6 Link Building Practices That Scare The Crap Out of Me
Ian Lurie May 1 2008
‘Link building’, for those who don’t know, is the practice of gaining links from other sites. Links are important. They deliver authority in the eyes of search engines, traffic if you’re lucky, and a chance that someone else will link to you, too.
You can’t live without ’em. But there are no established best practices you can follow. Hopefully, if you hear what scares me, you’ll learn a bit about what to avoid:
- The “Gain 600,000 links in just two weeks!” strategy. It’s tempting to pay someone to build lots of links in one shot. But it’s a bad idea. Search engines measure link velocity. Steady link growth is good. A sudden surge is bad. Google and Yahoo! will either ignore those new links, or penalize you for them. So unless 43,000 links a day is normal for you, skip it. Build links slowly and steadily.
- Link buying. I used to love this strategy. Buy a great quality link on a relevant, popular site, get a great advertisement and a boost in the search rankings at the same time. But Google has cracked down on link sellers hard. So hard, in fact, that it’s hard to believe link buyers aren’t getting hit, too. Buy links if you want. Stick to directories and other pay-to-play sites where the link you buy is on a single, highly relevant page and and clearly has an advertising purpose other than boosting your search rankings.
- Parasite hosting. In this risky (and sometimes unethical) practice, you pay the owner of the .org or .edu site to host one or more pages of your content, with links back to your site. Like magic, you’ve got links from high-authority sites (.org and .edu domains are generally accorded more authority). I hear folks argue about this all the time: Everyone else does it, etc. etc.. I disagree: If it smells like poo, it’s poo. And after two babies, an incontinent geriatric cat (rest his soul) and now two guinea pigs, I don’t need more poo in my life. Parasite hosting stinks. I don’t step in it.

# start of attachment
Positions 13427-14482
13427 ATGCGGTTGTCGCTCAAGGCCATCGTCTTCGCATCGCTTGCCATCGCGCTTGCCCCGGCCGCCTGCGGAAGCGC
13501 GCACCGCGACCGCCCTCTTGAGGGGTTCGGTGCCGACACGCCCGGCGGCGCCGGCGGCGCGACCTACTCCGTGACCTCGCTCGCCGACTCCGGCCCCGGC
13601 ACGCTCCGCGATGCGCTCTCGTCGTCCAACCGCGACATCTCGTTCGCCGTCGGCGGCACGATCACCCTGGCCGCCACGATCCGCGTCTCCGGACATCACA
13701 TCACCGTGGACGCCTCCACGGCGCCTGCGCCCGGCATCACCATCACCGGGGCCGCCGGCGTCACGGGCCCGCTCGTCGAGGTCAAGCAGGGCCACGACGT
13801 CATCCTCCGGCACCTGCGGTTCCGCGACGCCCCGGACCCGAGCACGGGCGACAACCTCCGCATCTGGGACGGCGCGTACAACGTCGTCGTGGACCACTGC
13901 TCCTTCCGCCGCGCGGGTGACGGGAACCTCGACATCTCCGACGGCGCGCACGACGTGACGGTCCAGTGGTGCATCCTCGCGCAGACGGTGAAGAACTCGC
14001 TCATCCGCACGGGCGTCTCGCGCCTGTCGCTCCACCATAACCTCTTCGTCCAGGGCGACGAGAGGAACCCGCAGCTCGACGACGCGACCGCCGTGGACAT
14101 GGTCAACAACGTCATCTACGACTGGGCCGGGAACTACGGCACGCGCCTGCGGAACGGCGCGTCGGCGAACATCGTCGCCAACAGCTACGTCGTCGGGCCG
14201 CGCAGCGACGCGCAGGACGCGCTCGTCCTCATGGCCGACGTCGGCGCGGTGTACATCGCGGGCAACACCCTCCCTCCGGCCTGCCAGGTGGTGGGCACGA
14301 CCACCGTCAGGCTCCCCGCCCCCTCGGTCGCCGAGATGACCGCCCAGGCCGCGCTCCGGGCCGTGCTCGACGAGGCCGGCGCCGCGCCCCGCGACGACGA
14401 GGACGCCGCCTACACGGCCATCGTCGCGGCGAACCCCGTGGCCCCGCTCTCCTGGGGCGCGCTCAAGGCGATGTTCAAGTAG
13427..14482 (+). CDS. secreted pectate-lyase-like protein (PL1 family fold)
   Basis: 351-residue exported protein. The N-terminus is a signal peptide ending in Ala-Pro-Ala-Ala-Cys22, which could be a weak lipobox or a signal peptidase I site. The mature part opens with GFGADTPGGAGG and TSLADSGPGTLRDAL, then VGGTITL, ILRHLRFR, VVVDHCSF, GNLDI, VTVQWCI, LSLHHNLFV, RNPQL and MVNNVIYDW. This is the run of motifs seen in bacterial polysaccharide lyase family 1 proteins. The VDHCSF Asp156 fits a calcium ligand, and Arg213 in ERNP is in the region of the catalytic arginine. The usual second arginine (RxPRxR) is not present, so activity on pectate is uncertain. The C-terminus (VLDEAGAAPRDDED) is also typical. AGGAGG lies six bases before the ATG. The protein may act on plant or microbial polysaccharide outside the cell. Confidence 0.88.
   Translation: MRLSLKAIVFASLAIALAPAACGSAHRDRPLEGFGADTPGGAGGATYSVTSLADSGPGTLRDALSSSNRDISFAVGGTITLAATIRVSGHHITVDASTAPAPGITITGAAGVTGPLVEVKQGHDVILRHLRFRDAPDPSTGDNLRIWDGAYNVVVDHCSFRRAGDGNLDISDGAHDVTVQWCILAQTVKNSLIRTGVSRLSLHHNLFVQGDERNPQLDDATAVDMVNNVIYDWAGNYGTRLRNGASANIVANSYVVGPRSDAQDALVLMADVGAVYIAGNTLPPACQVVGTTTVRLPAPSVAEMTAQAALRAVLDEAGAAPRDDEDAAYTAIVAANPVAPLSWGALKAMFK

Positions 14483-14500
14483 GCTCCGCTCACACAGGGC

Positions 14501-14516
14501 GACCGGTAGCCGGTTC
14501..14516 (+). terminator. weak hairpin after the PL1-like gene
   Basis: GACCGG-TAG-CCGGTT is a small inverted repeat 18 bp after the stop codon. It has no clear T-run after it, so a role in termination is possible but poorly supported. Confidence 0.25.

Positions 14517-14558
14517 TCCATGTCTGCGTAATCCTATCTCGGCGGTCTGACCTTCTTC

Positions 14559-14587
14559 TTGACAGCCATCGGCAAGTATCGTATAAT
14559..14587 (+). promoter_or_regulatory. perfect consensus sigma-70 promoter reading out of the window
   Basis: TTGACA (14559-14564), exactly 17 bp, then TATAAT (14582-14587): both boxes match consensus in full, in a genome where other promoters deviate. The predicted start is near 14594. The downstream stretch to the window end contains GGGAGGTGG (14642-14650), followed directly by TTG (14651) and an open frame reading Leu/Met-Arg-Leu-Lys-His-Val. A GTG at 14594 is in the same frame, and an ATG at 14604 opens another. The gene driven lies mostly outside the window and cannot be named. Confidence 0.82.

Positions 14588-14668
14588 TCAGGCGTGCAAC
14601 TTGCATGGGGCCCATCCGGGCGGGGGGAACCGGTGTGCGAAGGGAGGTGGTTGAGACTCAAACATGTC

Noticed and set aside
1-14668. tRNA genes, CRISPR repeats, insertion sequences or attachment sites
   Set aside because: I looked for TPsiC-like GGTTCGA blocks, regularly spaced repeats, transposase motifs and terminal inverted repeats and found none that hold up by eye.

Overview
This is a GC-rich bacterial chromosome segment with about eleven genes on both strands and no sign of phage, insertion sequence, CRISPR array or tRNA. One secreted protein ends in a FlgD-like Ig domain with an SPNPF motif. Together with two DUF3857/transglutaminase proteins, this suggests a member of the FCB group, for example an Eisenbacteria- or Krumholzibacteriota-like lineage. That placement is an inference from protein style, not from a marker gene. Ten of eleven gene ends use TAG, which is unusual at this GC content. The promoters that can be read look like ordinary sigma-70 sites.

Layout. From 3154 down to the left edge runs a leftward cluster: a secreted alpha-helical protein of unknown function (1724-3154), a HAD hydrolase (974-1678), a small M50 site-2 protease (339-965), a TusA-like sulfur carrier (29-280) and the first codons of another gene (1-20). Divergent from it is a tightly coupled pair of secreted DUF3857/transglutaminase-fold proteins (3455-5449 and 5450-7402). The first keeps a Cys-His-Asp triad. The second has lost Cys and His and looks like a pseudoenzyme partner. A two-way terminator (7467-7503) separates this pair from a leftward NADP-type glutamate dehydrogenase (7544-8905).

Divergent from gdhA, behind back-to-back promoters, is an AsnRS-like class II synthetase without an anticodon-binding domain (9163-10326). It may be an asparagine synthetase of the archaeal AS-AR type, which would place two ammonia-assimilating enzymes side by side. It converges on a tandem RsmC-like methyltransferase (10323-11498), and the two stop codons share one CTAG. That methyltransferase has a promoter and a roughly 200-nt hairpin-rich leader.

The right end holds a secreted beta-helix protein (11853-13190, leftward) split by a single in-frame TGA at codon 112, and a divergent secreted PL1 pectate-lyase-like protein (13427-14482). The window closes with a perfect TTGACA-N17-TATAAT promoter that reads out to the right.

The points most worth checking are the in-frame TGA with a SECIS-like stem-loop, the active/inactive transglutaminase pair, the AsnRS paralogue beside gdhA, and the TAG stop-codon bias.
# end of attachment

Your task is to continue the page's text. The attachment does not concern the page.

- Comment spam. If you’re a blogger, you’ve seen comments that have nothing but dozens of links in ’em. That’s comment spam. It’s submitted by a computer program. It’s one of the many ways folks build 600,000 links in just two weeks. Hopefully I don’t have to explain why this one sucks. Don’t do it.
- Link trading. Reciprocal linking, in small amounts, is harmless. I think. But trading links with 500 other sites isn’t going to get you any traction with the search engines. Nor is it going to help you sell anything. Where do you put those links on your site? In a huge list of traded links. Search engines skip those pages. Visitors ignore them. So next time you get an e-mail saying “I found your web site. Our two sites have nothing whatsoever to do with each other, so I’d like to trade links”, delete it.
- Forum spam. Just write “Great point!” on every comment thread and include a link back to your site – bingo, lots of links! Bingo, lots of bad karma! There’s a new circle of Hell opening up just for forum spammers. When you die, you’ll be forced to talk to demons who nod vigorously at your every word and say “Great point” all while they try to drag you into a piranha infested lake.
I am very conservative about link building. I only see a few sound, safe strategies:
- Submit your site to directories. While this may not help much, it won’t hurt you, either, so why not?
- Build links through press releases. See #1.
- Join a community. Make friends. Don’t beg for links, but do let them see what you’re doing online. They’ll link to you now and then.
- Write a blog. Link to other bloggers when they write good stuff. They’ll eventually reciprocate. This is not link trading. These links will show up in articles, in context, when they make sense. They’ll give you a boost.
- The ever-elusive link bait. Write, film or photograph something so damned compelling that everyone and their cousin wants to link to it. Or create a tool everyone wants. If you can do it consistently, it’s pure gold. This is a great tactic. All you have to do is consistently write stuff that grabs wide attention, and shouts down the 40,000 other people doing the same thing. Cough.
It’s Your call
I can’t give you much guidance on this one. Links are currency to buy attention and customers. You have to decide how far you’ll go to get them.
But set guidelines with which you’re comfortable. And then stay within them. Otherwise, the piranha-infested lake awaits…
CEO & Founder
Ian Lurie is CEO and founder of Portent Inc. He's recorded training for Lynda.com, writes regularly for the Portent Blog and has been published on AllThingsD, Forbes.com and TechCrunch. Ian speaks at conferences around the world, including SearchLove, MozCon, SIC and ad:Tech. Follow him on Twitter at portentint. He also just published a book about strategy for services businesses: One Trick Ponies Get Shot, available on Kindle. Read More